About two-thirds of states prohibit 340B contract pharmacies, according to a new survey.
State Medicaid programs across the country have taken different approaches to navigating the oftentimes complex and confusing 340B Drug Pricing Program, according to a Manatt, Phelps & Phillips, LLP survey released Tuesday morning.
The report sought to analyze the interplay between Medicaid rebates and the 340B program, as drugs cannot be subject to discounts under both programs. Similarly, 340B drugs cannot be prescribed to Medicaid beneficiaries unless the state can identify the drugs and exclude them from Medicaid rebate requests.
One of the most notable data points were the dispensing fees associated with 340B drugs, which ranged from $2.32 to $21.28.
Additionally, nearly two-thirds of states prohibit 340B contract pharmacies, with some requiring claims-level identifies while others require contract pharmacies to prescription drugs under a different national provider identifier. The survey cited the submission of drug claims by contract pharmacies rather than hospitals.
The survey's findings are relevant for chief financial officers (CFO) because failure to adequately exclude 340B drugs from Medicaid rebate requests can lead to repayment obligations for the hospital, according to Helen Pfister, partner with Manatt Health.
She told HealthLeaders that the goal of the report was to bring clarity to the controversy around the 340B program and assist stakeholders on how the program interacts with Medicaid.
"This survey should be of interest to hospital CFOs who are focused on that issue because it specifies which methods are used in each of the 50 states," Pfister said. "Also of interest from a financial perspective is the wide variation in dispensing fees that state Medicaid programs pay for 340B drugs - and non-340B drugs, for that matter - as these fees may also have an impact on a hospital's bottom line."
Among the methods used by states to identify 340B drugs billed to Medicaid, 22 states rely on claims-level identifiers while 12 rely on the Medicaid Exclusion File under the Office of Pharmacy Affairs, though Pfister said the file is not entirely accurate.
There were also states that employed both methods, along with a state that prohibits all covered entities from using 340B drugs for beneficiaries and one state that permits its use for family planning clinics.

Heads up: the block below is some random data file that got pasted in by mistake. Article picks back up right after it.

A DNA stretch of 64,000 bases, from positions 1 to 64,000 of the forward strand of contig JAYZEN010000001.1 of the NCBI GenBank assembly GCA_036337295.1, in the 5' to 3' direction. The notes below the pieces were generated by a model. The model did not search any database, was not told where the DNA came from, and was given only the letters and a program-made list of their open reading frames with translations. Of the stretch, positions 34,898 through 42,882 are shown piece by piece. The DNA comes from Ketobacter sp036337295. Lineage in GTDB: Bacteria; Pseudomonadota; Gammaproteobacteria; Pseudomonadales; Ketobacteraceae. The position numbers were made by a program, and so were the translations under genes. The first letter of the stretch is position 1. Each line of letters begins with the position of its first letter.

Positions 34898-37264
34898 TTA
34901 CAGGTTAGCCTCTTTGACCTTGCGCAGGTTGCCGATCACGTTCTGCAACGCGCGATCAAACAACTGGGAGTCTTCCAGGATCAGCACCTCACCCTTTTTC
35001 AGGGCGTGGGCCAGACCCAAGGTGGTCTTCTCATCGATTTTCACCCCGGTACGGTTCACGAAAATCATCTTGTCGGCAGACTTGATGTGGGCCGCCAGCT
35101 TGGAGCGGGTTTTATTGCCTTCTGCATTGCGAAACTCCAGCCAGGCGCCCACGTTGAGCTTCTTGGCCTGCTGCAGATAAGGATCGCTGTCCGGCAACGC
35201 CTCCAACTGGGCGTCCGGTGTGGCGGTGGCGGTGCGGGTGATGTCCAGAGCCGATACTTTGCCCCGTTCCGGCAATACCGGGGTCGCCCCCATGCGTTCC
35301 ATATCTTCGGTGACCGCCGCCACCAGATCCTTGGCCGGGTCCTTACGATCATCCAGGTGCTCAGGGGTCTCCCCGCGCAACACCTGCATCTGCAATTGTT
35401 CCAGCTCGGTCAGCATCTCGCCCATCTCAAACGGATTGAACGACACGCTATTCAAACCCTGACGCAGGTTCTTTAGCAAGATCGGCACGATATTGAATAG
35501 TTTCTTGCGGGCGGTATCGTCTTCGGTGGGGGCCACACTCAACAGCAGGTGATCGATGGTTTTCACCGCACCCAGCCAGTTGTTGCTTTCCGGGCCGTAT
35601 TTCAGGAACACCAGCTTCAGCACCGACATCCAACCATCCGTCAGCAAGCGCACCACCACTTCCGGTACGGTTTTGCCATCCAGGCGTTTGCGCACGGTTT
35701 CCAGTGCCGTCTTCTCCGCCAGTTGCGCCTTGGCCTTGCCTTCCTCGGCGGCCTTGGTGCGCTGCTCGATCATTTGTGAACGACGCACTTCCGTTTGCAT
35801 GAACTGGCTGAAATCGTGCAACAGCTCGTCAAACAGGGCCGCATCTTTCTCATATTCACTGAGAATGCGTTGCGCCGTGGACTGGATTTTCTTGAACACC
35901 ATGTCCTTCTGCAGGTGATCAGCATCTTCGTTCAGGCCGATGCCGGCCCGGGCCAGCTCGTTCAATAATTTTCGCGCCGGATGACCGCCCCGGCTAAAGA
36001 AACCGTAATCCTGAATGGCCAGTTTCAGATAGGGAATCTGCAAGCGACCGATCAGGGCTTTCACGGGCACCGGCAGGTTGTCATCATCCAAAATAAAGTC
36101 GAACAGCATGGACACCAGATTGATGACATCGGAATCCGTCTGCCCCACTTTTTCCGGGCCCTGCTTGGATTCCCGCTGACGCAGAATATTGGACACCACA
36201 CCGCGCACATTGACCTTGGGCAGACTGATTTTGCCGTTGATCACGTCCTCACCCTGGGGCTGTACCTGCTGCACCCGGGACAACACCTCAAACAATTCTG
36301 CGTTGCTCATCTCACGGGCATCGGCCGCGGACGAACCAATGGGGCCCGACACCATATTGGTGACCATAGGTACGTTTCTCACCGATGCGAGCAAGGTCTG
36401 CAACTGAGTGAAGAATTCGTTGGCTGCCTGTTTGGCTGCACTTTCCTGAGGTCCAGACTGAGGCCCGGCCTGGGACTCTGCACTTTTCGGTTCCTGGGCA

Pfister added that there were no geographic or political trends regarding how states approach the 340B program.
The 340B program has been around since 1992 but has received steady and sustained criticism in recent years that it is rife with abuse and lacking in effective oversight.
Over the past year or so, advocates for the 340B program have pushed back against proposed cuts from the Department of Health and Human Services.
The hospital outpatient prospective payment system (OPPS) proposal for fiscal 2020, first unveiled in July by the Center for Medicare & Medicaid Services, included a reduction to the federal reimbursement rate for hospitals that purchase prescription drugs under the 340B program at the average sales price minus 22.5%.
Several provider organizations took issue with the proposed cuts, which they say would negatively impact low-income patients and safety-net hospitals.
These proposed cuts were ultimately delayed as part of a larger budget deal to keep the federal government funded through mid-November.
In May, a federal judge ruled that the reduced reimbursement rate included in the OPPS proposal for fiscal year 2019 was unlawful and "in contravention of the Medicare Act's plain text."
Jack O'Brien is the Content Team Lead and Finance Editor at HealthLeaders, an HCPro brand.